As Senate Debate Looms, Sadler And Cruz Split Endorsements | KERA News

As Senate Debate Looms, Sadler And Cruz Split Endorsements

Oct 19, 2012

Five stories that have North Texas talking: #txdebates tonight, 'hoods for singles, theater in complete darkness.

It's debate day! No, not for these guys, who spent last night joking around in New York and won't hit the stage together again until Monday's foreign policy debate in Boca Raton, Fla.

Tonight, the debate spotlight shines right here: East Texan Paul Sadler and Houstonian Ted Cruz are headed to KERA's Dallas studios for the final debate in their battle to replace Kay Bailey Hutchinson in the U.S. Senate. The festivities, moderated by KERA News managing editor Shelley Kofler, kick off at 7 p.m.; you can watch locally on Channel 13 or listen on 90.1 FM. Find statewide TV and radio plans at, where we'll also be live-blogging and tweeting during the debate. And it’s not just us -- you can get in on the Twitter conversation by using the hashtag #txdebates.

This morning, the state's two biggest newspapers issued mixed signals on the race. Republican Cruz got the endorsement of his hometown paper, the Houston Chronicle. But the bigger surprise came from the traditionally conservative Dallas Morning News. Just a couple of weeks after endorsing Mitt Romney for president, the DMN threw its editorial weight behind Sadler, writing that the Democrat comes from "the 'muscular middle:' constructive debate, bipartisan collaboration, the application of private-sector principles to public problems and, when necessary, government involvement. We also see him trying to persuade Democratic colleagues to govern from the center."

Polling in the race has been scant: A Texas Lyceum survey showed Cruz leading by a 2-to-1 margin before their first debate.

-- Rick Holter

Dating Site: Boomers In Love Live Large In Carrollton

Seems Carrollton singles over 50 who self-identify as “big and beautiful” in the “body type” field are doing particularly well for themselves on The site rated the DFW suburb third of all American cities for “Big and Beautiful Boomers.”

Oak Cliff, on the other hand, is not so much a place for singles of any size -- at least according to I’d bet it’s because there are so many young couples among the flight of creatives to the neighborhood. Oak Cliff isn’t where you find “the one;” it’s where you move together and help them open an adorable pie shop.

If you aren’t already nauseated about the hard reality of dating sites and their passive communication through image management, make sure and check out Sherry Turkle on Fresh Air. She talked to Terry Gross yesterday about the demise of simply speaking to others in person. Texting and Google chat has even overtaken the interactions of dorm room suitemates, she lamented. I mean, why even take photos of yourself for dating profiles when you’ve got emoticons?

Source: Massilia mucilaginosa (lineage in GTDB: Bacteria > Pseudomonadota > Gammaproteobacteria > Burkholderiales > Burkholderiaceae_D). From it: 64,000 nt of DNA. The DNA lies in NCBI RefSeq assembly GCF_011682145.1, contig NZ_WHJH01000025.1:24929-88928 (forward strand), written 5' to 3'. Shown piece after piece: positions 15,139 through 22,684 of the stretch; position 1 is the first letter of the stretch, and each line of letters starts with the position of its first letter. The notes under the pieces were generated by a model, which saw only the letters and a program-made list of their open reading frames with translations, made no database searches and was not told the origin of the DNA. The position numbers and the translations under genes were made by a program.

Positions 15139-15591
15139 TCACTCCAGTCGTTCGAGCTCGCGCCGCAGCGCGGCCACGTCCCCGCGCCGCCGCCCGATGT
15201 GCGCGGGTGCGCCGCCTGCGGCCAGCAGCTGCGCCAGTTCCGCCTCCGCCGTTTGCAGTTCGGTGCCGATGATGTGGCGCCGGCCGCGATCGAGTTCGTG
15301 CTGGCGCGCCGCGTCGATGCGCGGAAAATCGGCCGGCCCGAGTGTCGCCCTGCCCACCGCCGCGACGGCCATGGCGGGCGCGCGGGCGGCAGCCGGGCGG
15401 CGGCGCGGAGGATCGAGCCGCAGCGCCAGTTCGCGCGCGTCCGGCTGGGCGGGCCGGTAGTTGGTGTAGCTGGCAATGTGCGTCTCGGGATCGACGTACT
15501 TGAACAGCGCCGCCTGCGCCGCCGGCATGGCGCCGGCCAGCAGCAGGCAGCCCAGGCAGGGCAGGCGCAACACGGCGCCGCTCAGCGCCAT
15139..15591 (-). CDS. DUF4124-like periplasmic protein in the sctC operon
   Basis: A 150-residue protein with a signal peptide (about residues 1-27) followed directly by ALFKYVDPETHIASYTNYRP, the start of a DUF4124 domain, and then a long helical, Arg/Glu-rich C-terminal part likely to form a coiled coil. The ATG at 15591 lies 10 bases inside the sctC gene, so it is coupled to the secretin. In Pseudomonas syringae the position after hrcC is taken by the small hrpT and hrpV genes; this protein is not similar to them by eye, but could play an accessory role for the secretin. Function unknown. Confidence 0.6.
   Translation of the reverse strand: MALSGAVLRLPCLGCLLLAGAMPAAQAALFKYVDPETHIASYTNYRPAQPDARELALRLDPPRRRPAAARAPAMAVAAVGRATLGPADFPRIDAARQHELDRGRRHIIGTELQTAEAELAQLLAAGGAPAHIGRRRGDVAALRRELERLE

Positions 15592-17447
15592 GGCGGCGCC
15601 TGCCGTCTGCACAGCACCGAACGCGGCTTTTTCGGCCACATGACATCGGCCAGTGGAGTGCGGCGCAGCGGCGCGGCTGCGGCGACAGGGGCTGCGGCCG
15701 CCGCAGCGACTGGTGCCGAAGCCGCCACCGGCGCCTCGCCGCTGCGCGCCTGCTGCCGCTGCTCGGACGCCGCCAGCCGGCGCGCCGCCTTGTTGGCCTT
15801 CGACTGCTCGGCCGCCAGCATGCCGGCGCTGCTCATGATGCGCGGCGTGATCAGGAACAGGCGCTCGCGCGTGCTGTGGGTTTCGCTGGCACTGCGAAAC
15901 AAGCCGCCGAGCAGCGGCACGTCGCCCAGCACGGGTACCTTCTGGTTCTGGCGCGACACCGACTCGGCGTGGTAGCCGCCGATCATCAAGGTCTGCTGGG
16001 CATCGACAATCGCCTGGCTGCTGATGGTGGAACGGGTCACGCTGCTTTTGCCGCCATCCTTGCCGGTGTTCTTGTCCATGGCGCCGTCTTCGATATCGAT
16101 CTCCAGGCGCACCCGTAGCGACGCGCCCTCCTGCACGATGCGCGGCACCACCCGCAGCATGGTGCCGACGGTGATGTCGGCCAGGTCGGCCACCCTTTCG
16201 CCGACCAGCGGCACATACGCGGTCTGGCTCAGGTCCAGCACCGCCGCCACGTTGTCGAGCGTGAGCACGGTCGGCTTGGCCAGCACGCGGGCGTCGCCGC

HT to GuideLive’s Whatever blog.

-- Lyndsay Knecht

Ugliest Woman, Newest Fort Worth Theater Introduced In The Dark

An entity that does recognize it’s what’s on the inside that counts: Amphibian Productions. The company’s latest play is based on a true story about a Mexican woman with a most unfortunate genetic condition that ravaged her appearance, and Amphibian won’t obscure the meaning of her plight or the theatrical debut of its new space with anything distracting, like lighting.

Art&Seek’s Jerome Weeks explores the dynamics of The True History of the Tragic Life and Triumphant Death of Julia Pastrana, the Ugliest Woman in the World, a play performed completely in the dark. Throwback radio and theater techniques make the sound experience king.

Another good reason to go dark: The theater itself won’t be completed when the play opens. Fittingly, the lighting installation will be finished later.

-- Lyndsay Knecht

Bon Vivre ’Til Late At Dallas Museum of Art

Light graffiti, Parisian sunset interludes and acrobats? Not bad for a one-stop Friday night -- especially one that can include children in pajamas for yoga class. The Dallas Museum of Art’s Late Nights series especially comes through with tonight’s lineup.

The new exhibit Posters of Paris: Toulouse-Lautrec and His Contemporaries inspired lectures for ad brains constantly processing the intersection of art and commerce: “The Art of Persuasion: Posters and Promotion in Fin-de-Siècle Paris” and “The Poster as Advertisement and Art.” (Our discerning, cool sister station KXT 91.7 knows posters, especially when it comes to commissioning memorable prints for fall pledge. The station netted Denton artist Nevada Hill as designer.)

Naturally, KXT co-presents the concert portion featuring cellist Buffi Jacobs, who’ll perform with her new orchestral rock project Anaphase. Jacobs is known best for her work with Polyphonic Spree; the members of Anaphase play on upcoming records by Jon Grant, Sarah Jaffe and Vanessa Peters.

Proceedings begin at 6 p.m. and museum doors won’t close until midnight. Even if a packed evening of debate-watching sends you tumbling in at 11 p.m. (which often seems to happen on rich nights like these), you can still wander through the European galleries while DJ Wild In The Streets spins mixes of Brigitte Bardot and Jacques Dutronc.

-- Lyndsay Knecht

Vegan-Fryers Set To Maximum @ Sunday’s ‘Texas State Veggie Fair’

Being a strict meatatarian, I reluctantly admit... the Texas State Veggie Fair looks delicious.

Usually, Texans associate anything with the word “fair” as something that’ll host a fried sammich with 42 layers of bacon, steak, and chocolate.

But not so in Dallas! (At least for one day.) The 3rd annual ‘Texas State Veggie Fair is this Sunday at Reverchon Park from 11 a.m. to 6 p.m. Here’s a video covering last year’s highlights from the folks at You+ Dallas.

-- Justin Martin